*> 192.168.2.0      10.1.1.9                 0             0 100 i
*> 192.168.3.0/25   10.1.1.9                 0             0 100 i
*> 192.168.3.128/25 10.1.1.9                 0             0 100 i
*> 192.168.4.0/25   10.1.1.9                 0             0 100 i
*> 192.168.4.128/26 10.1.1.9                 0             0 100 i
*> 192.168.4.192/26 10.1.1.9                 0             0 100 i

Let’s say I want to filter out the network 192.168.4.0/25. If I use an access-list I need to do it as follows. Create the access list:

R2#conf t
R2(config)#access-list 5 deny   192.168.4.0 0.0.0.127
R2(config)#access-list 5 permit any

Add a rule to the BGP config:

R2#sh run | begin bgp
router bgp 200
 no synchronization
 bgp log-neighbor-changes
 neighbor 10.1.1.9 remote-as 100
 neighbor 10.1.1.9 distribute-list 5 in
 no auto-summary

You can see that the 192.168.4.0/25 route has now been filtered out:

R2#sh ip bgp
   Network          Next Hop            Metric LocPrf Weight Path
*> 1.1.1.1/32       10.1.1.9                 0             0 100 i
*> 192.168.1.0      10.1.1.9                 0             0 100 i
*> 192.168.2.0      10.1.1.9                 0             0 100 i
*> 192.168.3.0/25   10.1.1.9                 0             0 100 i
*> 192.168.3.128/25 10.1.1.9                 0             0 100 i
*> 192.168.4.128/26 10.1.1.9                 0             0 100 i
*> 192.168.4.192/26 10.1.1.9                 0             0 100 i

Let’s say I wanted to filter out the 192.168.4.x/26′s as well. In order to do so I’d have to add another line for each network in my access-list. With a prefix-list it’s much easier to do this. Let’s remove the access-list and start again. NB: Prefix-lists, like access-lists, have a implicit DENY at the end. In an ACL you’ll place a permit any at the end. The prefix-list version of this is to permit 0.0.0.0/0 le 32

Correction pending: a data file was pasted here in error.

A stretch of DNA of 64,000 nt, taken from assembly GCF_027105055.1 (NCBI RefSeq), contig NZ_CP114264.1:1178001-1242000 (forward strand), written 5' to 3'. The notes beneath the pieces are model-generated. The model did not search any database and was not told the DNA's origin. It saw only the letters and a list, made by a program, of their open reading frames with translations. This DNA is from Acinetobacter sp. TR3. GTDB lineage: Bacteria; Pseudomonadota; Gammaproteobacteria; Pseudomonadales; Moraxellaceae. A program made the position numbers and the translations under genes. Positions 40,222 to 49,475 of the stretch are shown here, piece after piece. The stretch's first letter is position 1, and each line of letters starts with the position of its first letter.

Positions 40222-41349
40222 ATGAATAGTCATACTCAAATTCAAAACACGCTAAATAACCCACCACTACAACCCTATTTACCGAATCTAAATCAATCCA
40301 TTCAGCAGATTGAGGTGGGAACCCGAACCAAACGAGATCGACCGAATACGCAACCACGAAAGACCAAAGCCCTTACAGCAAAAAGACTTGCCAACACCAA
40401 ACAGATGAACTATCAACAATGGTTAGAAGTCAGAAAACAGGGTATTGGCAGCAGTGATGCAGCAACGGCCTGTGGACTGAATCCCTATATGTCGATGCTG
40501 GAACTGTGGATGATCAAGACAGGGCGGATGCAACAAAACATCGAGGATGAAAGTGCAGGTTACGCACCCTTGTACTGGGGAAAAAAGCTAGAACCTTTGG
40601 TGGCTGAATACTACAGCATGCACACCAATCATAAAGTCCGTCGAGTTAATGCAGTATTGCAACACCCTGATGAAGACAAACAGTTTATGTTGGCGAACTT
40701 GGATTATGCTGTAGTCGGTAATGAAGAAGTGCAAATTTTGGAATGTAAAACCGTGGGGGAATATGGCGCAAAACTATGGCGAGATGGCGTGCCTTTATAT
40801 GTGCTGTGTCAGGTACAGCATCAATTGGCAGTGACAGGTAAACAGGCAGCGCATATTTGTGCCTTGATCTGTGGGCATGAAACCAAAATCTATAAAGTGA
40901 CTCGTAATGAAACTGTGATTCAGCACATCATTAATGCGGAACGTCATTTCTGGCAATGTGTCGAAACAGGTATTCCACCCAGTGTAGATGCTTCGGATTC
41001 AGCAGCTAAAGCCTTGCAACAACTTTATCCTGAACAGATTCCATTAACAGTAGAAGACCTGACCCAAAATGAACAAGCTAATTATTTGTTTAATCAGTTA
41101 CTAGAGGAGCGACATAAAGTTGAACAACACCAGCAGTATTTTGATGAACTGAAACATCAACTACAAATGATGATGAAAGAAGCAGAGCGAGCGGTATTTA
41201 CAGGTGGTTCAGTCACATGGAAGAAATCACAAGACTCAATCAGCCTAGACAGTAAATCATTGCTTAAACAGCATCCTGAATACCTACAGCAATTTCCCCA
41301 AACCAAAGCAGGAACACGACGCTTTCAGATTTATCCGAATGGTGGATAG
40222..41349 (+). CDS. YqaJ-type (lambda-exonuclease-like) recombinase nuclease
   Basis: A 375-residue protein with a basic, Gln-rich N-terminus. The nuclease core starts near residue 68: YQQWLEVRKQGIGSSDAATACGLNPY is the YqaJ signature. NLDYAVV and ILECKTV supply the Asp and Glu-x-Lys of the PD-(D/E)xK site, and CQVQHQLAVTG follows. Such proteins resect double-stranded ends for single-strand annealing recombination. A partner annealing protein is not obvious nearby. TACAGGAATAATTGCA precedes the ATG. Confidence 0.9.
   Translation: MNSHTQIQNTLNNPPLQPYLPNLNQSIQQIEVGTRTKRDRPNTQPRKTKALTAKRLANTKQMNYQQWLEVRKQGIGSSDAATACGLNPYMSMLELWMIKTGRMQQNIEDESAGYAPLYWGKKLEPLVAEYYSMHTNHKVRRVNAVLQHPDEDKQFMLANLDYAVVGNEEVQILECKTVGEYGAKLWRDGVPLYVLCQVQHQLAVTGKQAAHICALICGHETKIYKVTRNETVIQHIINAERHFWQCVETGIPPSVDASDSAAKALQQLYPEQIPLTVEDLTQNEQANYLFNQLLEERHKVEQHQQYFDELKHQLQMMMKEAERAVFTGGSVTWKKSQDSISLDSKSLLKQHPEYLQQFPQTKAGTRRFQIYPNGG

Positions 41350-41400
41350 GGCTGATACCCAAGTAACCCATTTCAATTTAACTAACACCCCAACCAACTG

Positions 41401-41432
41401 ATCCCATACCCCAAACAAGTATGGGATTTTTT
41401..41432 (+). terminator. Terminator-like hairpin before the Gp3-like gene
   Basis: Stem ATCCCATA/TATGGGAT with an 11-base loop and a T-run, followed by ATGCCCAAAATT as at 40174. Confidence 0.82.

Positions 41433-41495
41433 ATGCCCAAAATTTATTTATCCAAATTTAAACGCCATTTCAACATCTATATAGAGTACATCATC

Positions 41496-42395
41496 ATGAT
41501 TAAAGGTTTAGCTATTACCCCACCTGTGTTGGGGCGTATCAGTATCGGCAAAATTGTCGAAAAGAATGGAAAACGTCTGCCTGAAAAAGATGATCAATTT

First I’ll create the prefix-list:

R2(config)#ip prefix-list exclude_4 seq 5 deny 192.168.4.0/24 ge 25 le 26
R2(config)#ip prefix-list exclude_4 seq 10 permit 0.0.0.0/0 le 32

Now I’ll apply it to the BGP process:

router bgp 200
 no synchronization
 bgp log-neighbor-changes
 neighbor 10.1.1.9 remote-as 100
 neighbor 10.1.1.9 prefix-list exclude_4 in
 no auto-summary

When checking the BGP table I see the following:

R2#sh ip bgp
   Network          Next Hop            Metric LocPrf Weight Path
*> 1.1.1.1/32       10.1.1.9                 0             0 100 i
*> 192.168.1.0      10.1.1.9                 0             0 100 i
*> 192.168.2.0      10.1.1.9                 0             0 100 i
*> 192.168.3.0/25   10.1.1.9                 0             0 100 i
*> 192.168.3.128/25 10.1.1.9                 0             0 100 i

You can see that all the 192.168.4.1/25 and /26s are gone thanks to the prefix-list.

The basics of the prefix list is as follows. If I write

ip prefix-list exclude_4 seq 5 deny 192.168.4.0/24 ge 25 le 26

The /24 tells the IOS to match only the first 24 bits. i.e. 192.168.4 – I then tell the IOS to match only those prefixes that have a subnet mask of /25 or /26. i.e. If I had another network advertised which was 192.168.4.200/27 it would NOT match as even though the 192.168.4 part matches, it has a subnet mask of /27

Let’s say I wanted to now match 192.168.x.x/25 but I wanted to leave the /26′s in place. This would be easy with a prefix list as follows:

R2(config)#ip prefix-list exclude_4 seq 5 deny 192.168.3.0/16 ge 25 le 25 
R2(config)#ip prefix-list exclude_4 seq 10 permit 0.0.0.0/0 le 32

I’ve told the IOS to only match on the first 16 bits, i.e. 192.168 – I then told IOS to only match those prefixes that have a subnet mask of /25. If I apply this to my BGP process I can see that it works as expected:

R2#sh ip bgp          
   Network          Next Hop            Metric LocPrf Weight Path
*> 1.1.1.1/32       10.1.1.9                 0             0 100 i
*> 192.168.1.0      10.1.1.9                 0             0 100 i
*> 192.168.2.0      10.1.1.9                 0             0 100 i
*> 192.168.4.128/26 10.1.1.9                 0             0 100 i
*> 192.168.4.192/26 10.1.1.9                 0             0 100 i

Only the 3 /25′s have disappeared, everything else is still there.

You can also do all of this with extended access-lists, but it’s so much more work, why make life difficult? Once you understand the context of prefix-lists it becomes very easy

© 2009-2014 Darren O'Connor All Rights Reserved